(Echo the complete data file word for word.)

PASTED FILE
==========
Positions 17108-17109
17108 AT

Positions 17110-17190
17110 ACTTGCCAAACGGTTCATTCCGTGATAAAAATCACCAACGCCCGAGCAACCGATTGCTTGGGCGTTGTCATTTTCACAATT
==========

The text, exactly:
Positions 17108-17109
17108 AT

Positions 17110-17190
17110 ACTTGCCAAACGGTTCATTCCGTGATAAAAATCACCAACGCCCGAGCAACCGATTGCTTGGGCGTTGTCATTTTCACAATT